The mean square error MSE reported for this regression is about 77 months squared, the ridiculous default display format of your software aside.

You quite rightly work with its square root, about 8.8 months, which we can call the root MSE or RMSE. Several other names exist. Regardless of terminology, I would assert that the MSE is usually no help at all in thinking about the model while the RMSE can be helpful, the difference lying in using familiar units of measurement. But even with square rooting, a few large errors or residuals can pull up either measure, and that is consistent with many errors being quite small.

Without seeing your data I am not at all surprised by that result for either measure. In this kind of data, the uncertainty of predictions is high even given good information on the characteristics of the patients. Everyone has heard stories of people given 6 months to survive but lasting 2 years, and so forth. That's usually a matter of expert guesses being uncertain rather than a regression model leaving a considerable degree of scatter, but there is a link.

In broad terms, $R^2$ and RMSE are on quite different scales. If they appear to be conflicting, that can always be resolved by looking at the complete set of errors or residuals. Even with several predictors in a regression model, you can always inspect one or more of a histogram of residuals, a plot of residuals versus predicted values, or a plot of observed versus predicted values.

*An aside on two minor points of language*

Even when used informally, I would advise strongly against wording such as

- "the regression model correlate[s] with the data 90% of the time"

It is in no sense helpful, or even meaningful, to regard $R^2$ as the fraction of the time, or even of the data, that the model shows a correlation. Correlation is a property of a dataset, not individual observations. Moreover, correlation is a matter of degree, not a yes or no matter.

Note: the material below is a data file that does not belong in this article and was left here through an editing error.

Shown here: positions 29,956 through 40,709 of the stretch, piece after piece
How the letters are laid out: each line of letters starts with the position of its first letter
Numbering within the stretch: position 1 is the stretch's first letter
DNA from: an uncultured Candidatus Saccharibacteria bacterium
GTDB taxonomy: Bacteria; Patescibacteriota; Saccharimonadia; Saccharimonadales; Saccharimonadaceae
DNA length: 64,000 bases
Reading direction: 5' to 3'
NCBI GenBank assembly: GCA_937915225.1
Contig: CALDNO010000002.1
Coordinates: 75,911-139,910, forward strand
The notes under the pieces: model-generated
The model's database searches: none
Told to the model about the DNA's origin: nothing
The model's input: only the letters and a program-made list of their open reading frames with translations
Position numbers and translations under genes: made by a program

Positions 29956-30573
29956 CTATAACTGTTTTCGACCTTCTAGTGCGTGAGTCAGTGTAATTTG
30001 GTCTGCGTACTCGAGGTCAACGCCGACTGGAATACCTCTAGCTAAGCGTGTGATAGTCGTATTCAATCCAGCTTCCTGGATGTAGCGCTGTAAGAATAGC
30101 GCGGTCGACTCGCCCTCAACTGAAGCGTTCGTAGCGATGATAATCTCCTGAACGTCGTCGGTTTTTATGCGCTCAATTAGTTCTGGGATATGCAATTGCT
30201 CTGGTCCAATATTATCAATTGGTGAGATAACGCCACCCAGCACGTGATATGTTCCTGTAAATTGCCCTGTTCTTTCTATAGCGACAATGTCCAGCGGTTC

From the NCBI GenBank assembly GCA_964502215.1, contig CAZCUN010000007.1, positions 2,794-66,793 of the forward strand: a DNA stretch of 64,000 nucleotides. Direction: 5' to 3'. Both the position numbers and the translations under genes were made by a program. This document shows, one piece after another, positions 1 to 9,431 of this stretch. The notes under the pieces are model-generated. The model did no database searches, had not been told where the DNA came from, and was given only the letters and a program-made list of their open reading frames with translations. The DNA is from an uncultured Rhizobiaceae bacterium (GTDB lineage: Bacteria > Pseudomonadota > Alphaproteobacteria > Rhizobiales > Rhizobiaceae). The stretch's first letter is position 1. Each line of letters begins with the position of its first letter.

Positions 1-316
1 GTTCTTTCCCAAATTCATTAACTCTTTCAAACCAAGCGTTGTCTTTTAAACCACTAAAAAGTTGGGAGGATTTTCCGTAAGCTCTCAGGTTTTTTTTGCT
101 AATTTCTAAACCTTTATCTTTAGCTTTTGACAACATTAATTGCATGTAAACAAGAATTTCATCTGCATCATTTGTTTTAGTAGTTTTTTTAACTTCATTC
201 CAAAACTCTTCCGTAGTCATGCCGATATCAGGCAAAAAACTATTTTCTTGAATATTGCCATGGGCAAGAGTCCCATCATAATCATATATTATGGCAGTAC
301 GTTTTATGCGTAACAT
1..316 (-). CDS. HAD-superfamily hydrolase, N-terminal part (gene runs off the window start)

- "a significant amount to be off"

The word "significant" is over-loaded in discussions of statistical applications. There are good words like "big", "large", "notable", "major" to be used when your meaning is informal. Reserve the term "significant" for discussing the results of a formal significance test.

P.S. In 45 years or so of using statistics, I don't think I have ever seen $R^2$ reported to as many as 13 decimal places. Most experienced researchers wouldn't use more than 3.

I cannot offer you a definite answer for that particular package, but in general, the Bayesian Information Criterion is a *large-sample approximation* to the Bayes factor. As such, as the likelihood dominates the prior in large samples, the effect of the prior is neglected.

Here is a somewhat heuristic derivation.

We can obtain a large sample normal approximation to the log-likelihood $l(\theta|y)$ in the multiparameter case. A multivariate Taylor expansion gives
\begin{eqnarray}
l(\theta|y)&\approx&l(\hat\theta|y)+(\theta-\hat\theta)'\frac{\partial l(\hat\theta|y)}{\partial\theta}-\frac{n}{2}(\theta-\hat\theta)'V^{-1}(\theta-\hat\theta)\notag\\
&=& l(\hat\theta|y)-\frac{n}{2}(\theta-\hat\theta)'V^{-1}(\theta-\hat\theta)
\end{eqnarray}
where
$$
V=\left(-\frac{1}{n}\sum_j\frac{\partial^2 l(\hat\theta|y_j)}{\partial\theta\partial\theta'}\right)^{-1}=\left(-\frac{1}{n}\frac{\partial^2 l(\hat\theta|y)}{\partial\theta\partial\theta'}\right)^{-1}
$$
Let $$m_i(y)=\int f_{i}\left(y|\theta_{i},M_i\right)\pi_{i}\left(\theta_{i}|M_i\right)d\theta_{i}$$

Substituting the exponential of the approximate expression for $l(\theta|y)$ gives
\begin{eqnarray*}
m_i(y)&\approx&L(\hat\theta_i|y)\int\exp\left(-\frac{n}{2}(\theta_i-\hat\theta_i)'V_i^{-1}(\theta_i-\hat\theta_i)\right)\pi_i(\theta_i|M_i)d\theta_i\\